“Over the past few years, the congresswoman has been alarmed by stories of schools shortening weeks, canceling classes, increasing class sizes, and placing underprepared substitutes in teaching roles because of the COVID-19 pandemic and ongoing teacher shortages. While there isn’t a single database tracking teacher shortages, one report estimates the nation had around 36,500 teacher vacancies at the start of this school year.” Why don’t more people want to become teachers? Well, it’s a really tough job with really low pay. Can a bill introduced in Congress change that? Teachers Would Make at Least $60K Under New Federal Bill. (I used to teach high school in Brooklyn, and that amount of money would barely cover my ongoing therapy bills associated with my 6th period class.)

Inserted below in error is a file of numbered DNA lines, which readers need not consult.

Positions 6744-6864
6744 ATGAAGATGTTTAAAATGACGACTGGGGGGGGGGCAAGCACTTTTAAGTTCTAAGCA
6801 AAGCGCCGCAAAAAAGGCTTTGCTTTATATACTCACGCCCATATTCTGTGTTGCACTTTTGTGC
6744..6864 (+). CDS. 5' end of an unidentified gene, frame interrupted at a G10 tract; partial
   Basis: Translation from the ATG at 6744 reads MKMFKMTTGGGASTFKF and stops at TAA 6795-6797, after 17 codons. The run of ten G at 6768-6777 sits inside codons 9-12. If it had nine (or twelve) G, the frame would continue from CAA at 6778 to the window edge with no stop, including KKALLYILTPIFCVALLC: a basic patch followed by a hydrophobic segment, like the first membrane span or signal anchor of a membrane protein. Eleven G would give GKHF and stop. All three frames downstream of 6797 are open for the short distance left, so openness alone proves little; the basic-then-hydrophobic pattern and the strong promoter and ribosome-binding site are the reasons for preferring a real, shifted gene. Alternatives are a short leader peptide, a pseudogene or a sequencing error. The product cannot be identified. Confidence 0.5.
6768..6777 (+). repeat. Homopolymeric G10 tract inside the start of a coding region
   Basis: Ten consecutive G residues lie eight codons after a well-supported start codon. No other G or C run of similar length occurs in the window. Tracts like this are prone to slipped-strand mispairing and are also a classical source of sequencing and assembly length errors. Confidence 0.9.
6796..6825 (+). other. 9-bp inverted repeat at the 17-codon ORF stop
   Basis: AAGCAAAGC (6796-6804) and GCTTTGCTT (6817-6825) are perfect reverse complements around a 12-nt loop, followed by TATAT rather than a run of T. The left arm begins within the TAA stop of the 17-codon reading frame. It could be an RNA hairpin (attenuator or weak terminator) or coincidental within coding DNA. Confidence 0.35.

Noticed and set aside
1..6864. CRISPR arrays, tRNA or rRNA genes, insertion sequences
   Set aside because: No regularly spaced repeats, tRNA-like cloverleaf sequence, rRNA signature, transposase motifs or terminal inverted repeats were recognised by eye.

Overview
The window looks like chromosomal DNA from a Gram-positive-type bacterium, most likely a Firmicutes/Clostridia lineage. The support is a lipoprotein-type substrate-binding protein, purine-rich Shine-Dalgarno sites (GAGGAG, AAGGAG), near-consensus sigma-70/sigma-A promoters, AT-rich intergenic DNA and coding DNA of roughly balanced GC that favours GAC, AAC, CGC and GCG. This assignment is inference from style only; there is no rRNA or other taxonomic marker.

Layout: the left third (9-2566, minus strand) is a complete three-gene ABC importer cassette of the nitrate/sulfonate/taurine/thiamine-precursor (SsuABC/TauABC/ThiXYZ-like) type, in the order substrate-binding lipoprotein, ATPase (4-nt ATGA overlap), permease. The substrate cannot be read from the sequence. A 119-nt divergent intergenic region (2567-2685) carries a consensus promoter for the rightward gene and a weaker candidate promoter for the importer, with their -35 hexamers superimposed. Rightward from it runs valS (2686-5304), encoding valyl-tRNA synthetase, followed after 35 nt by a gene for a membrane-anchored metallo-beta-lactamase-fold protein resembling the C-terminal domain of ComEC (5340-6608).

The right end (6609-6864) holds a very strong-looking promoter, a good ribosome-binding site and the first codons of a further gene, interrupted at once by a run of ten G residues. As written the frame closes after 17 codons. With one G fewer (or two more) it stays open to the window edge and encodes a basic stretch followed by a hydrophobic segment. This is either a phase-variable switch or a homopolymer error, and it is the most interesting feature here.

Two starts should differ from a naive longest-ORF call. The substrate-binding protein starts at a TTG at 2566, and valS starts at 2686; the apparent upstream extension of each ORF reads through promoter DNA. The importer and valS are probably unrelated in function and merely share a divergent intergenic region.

+ “The United States has one of the highest teacher turnover ratios in the industrialized world. Almost 50% of teachers leave before their fifth year teaching—an astonishing statistic. This turnover means that schools constantly lose great educators, especially in the schools with the highest need. In any company, any government office—any endeavor of any kind—this kind of turnover would be seen as utterly untenable. The institutional knowledge base goes out the window. Any kind of stability or momentum is impossible. But we’ve allowed this chaos in the US education system, in large part because politicians, district officials, state administrators and voters as a whole have determined that among all of society’s pillars—city planners, firefighters, sanitation workers, water-safety officials, on and on—that among them all, teachers should be paid the least. It beggars belief.” The most excellent Dave Eggers: A Note About the American Teacher Act.